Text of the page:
|Asst Prof Amir Abdolvand||Advanced photonics relies largely on our ability to “engineer” and “shape” the chemical and geometrical properties of glass as its main building block. In fibre optics, these have resulted in the emergence of speciality optical fibres. These are novel optical fibres with high technological and scientific impact, designed either through materials considerations, e.g. optical fibres from speciality glasses, and/or through structural considerations, e.g. Photonic Crystal Fibres (PCFs)—first proposed by Philip Russell in 1991.
In a broad sense, the primary focus of our research at COFT and LUCI is on the design, fabrication and applications of PCFs for controlled laser-matter interaction. Our activities encompass both experimental and theoretical work on topics ranging from fundamental studies of the interaction of electromagnetic waves with matter, and spectroscopy to the creation of new light sources for applications. At the heart of these studies and applications are the PCFs. These are emerging as ideal platforms for controlled interaction of light and matter, e.g. gases, liquids, solids or plasmas, hosted in PCFs. We tailor PCFs’ characteristics such as guidance window, geometry or dispersion, to match our experimental requirements or to improve PCFs’ performance.
|Prof Anand Krishna Asundi||Prof. Asundi's primary research interests are in the field of photomechanics with specific applications in the fields of micro and nano mechanics, biomechanics, chemical sensing, non-destructive testing and smart structures.
|Assoc Prof Andrew James Kricker||Prof. Kricker's most significant research interest lies in the mathematical ramifications of current developments in mathematical and theoretical physics. To be precise, he is interested in the ramifications of certain developments in quantum field theory and quantum gravity in the fields of topology, algebra, and combinatorics. Prof. Kricker's particular speciality is in so-called "quantum topological invariants". These are invariants of knots, 3-manifolds, and various other low-dimensional topological structures, that arise from Topological Quantum Field Theories. More generally, he has a considerable general interest in the fields that surround this topic: knot theory, the theory of low-dimensional manifolds, Lie algebras, Hopf algebras, representation theory, homological algebra, algebraic combinatorics, and so on.
|Prof Atul N. Parikh||Membrane biophysics
biologically inspired materials
synthetic chemical biology
|Prof B.V.R. Chowdari||Development of electrode and electrolyte materials for energy storage applications including Lithium Ion Batteries.
|Asst Prof Bent Weber||• Atomic and electronic structure of two-dimensional and topological materials
• Quantum information processing science and technology
• Nanoelectronic and quantum device physics
• Low-temperature scanning probe microscopy
• Atomic manipulations and lithography
|Prof (Adj) Boris Lukiyanchuk||Prof. Lukiyanchuk's significant research interests are related to Laser - matter interactions, Chemical processing with lasers, Nonlinear phenomena, Selforganization, Laser-ablation, Nanoclusters, Photo modification in polymers, Laser Cleaning, Plasmonics, Metamaterials, Nanoscopy, Nanooptics, Fano resonances in plasm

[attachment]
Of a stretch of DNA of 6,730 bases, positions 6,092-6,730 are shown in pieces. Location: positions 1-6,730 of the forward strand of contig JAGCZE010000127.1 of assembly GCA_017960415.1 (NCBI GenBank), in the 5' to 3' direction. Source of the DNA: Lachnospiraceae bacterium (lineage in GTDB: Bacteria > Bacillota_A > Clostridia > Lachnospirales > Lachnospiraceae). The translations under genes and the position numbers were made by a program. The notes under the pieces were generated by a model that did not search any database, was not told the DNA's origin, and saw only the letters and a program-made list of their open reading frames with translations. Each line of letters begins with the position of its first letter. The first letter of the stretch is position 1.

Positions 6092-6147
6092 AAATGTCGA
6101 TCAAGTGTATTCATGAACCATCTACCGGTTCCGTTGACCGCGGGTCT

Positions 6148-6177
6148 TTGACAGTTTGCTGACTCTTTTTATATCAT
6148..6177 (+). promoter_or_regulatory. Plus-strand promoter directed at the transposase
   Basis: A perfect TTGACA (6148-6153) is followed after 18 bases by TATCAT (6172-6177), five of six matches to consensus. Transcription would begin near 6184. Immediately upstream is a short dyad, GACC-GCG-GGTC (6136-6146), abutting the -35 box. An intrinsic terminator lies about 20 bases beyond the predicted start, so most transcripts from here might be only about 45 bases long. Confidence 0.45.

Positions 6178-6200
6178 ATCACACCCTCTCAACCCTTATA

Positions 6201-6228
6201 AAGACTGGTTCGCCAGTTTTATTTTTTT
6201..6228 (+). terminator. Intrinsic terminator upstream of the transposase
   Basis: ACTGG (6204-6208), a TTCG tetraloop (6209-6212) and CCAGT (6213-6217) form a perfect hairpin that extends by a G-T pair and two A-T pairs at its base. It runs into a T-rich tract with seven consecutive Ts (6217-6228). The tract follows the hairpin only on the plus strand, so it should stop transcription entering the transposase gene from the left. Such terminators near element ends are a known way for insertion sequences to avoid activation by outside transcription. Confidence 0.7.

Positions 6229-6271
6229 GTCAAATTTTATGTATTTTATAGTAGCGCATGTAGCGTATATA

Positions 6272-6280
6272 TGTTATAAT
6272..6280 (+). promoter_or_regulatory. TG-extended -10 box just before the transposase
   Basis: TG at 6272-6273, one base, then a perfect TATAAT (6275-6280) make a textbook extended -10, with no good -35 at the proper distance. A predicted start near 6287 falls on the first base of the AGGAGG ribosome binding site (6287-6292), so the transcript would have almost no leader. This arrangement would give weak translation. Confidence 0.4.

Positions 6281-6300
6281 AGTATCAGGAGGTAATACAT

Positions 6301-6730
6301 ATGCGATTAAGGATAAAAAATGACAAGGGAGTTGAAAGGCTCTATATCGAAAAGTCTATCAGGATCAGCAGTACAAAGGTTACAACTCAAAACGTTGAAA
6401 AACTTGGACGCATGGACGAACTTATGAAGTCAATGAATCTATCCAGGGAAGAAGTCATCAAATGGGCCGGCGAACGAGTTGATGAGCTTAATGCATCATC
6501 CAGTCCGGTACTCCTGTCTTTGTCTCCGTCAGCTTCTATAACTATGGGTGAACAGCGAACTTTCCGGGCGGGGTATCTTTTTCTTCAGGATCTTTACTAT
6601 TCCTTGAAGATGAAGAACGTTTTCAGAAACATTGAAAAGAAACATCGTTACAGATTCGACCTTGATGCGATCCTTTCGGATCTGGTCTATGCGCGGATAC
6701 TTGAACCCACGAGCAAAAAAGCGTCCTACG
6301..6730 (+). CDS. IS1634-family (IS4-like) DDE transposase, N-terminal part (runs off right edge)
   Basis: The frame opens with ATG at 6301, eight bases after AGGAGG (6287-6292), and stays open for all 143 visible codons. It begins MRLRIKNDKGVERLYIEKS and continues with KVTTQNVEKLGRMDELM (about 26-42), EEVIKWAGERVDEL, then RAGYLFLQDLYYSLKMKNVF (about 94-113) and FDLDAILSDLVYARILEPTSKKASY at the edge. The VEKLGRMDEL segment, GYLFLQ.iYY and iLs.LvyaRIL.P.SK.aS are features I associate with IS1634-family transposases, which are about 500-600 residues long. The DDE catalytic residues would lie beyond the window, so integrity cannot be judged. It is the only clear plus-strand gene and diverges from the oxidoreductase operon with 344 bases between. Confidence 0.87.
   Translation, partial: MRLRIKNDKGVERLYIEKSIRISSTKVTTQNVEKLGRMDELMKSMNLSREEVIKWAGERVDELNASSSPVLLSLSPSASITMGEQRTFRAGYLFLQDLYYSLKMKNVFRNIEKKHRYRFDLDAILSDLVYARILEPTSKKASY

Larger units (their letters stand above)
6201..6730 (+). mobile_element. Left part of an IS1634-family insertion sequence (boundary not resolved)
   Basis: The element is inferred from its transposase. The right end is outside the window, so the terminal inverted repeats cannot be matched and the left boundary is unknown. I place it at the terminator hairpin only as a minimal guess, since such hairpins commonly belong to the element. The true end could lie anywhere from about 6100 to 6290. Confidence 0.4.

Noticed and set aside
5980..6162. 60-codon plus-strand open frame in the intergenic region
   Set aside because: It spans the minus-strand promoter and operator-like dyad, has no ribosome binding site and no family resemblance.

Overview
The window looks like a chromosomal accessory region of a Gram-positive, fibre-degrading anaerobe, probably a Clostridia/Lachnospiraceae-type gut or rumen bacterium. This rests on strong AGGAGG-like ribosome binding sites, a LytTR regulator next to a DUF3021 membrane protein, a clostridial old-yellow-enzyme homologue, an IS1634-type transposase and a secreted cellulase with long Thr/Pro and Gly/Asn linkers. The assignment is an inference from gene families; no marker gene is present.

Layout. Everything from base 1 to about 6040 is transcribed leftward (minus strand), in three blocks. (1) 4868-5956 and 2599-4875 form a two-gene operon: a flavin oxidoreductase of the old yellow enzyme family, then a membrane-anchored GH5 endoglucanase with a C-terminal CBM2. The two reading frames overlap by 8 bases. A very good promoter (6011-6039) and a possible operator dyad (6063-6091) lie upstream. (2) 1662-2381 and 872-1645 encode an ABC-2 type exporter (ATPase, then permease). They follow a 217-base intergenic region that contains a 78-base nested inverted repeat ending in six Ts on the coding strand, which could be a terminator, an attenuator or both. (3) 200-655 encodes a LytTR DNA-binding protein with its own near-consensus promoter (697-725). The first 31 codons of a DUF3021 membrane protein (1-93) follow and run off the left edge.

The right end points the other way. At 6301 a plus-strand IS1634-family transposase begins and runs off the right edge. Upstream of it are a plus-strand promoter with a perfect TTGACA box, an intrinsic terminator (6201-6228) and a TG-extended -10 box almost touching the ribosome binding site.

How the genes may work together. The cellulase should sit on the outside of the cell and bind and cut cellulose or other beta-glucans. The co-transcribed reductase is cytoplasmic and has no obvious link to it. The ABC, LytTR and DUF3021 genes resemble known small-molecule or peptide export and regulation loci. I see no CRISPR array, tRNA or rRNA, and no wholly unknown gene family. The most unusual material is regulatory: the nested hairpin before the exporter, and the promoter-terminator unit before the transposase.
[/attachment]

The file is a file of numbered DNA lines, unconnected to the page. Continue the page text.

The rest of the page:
|Prof Carlo Sirtori||My research activities are mostly dedicated to light and condensed matter interaction, with a special emphasis on semiconductor low dimensional-structures. The design and realisation of new devices based on the fundamental laws of quantum mechanics are always at the centre of my interests. My continuous interactive dialog with industrial partners has driven these investigations towards the matching of fundamental research with long-term technological needs. A clear example of the mixing between fundamental and applied is the quantum cascade (QC) laser where quantum engineering of artificial electronic and photonic potentials blend in with the realisation of optoelectronic devices.
At present my main research interest are:
- Quantum devices bases on the strong and ultra-strong light matter interaction
- Superradiant devices
- High frequency modulation of QC laser
- THz QC lasers
- Antenna coupled to micro-cavities detectors
- Quantum phenomena in LC-circuit resonators
|Assoc Prof Cesare Soci||We are interested in the fundamental properties of materials related to small dimensionality and large interface area. Understanding these properties is essential to exploit them in emerging technologies, such as renewable energy sources. In particular we focus on two classes of nanostructured materials, namely organic and inorganic semiconductors, and on their interplay, from basic scientific issues all the way to the device level. Some topics of specific interest are:
1. Nanowire synthesis and devices: semiconductor nanowires are synthesized by different approaches, including top-down and bottom-up methods, and lithographic techniques are used to fabricate nanowire arrays and devices.
2. Organic semiconductors: we study the fundamental properties of organic semiconductors and their use in "plastic electronics." In particular we focus on the interplay between charge carrier photogeneration and exciton recombination, which is a determining factor of the performance of organic solar cells, light-emitting diodes and field-effect transistors.
3. Organic-inorganic hybrid systems: we investigate the optoelectronic properties of hybrid organic-inorganic heterostructures specifically targeted to light sensing and photovoltaic applications, combining microscopy, optical and photocurrent spectroscopy, and nanofabrication technologies.
|Assoc Prof Chai Gin Boay||Composite Materials & Structures, Buckling and Failure of Structures,
Practical Application of Finite Element softwares (ANSYS, ABAQUS, MARC/MENTAT).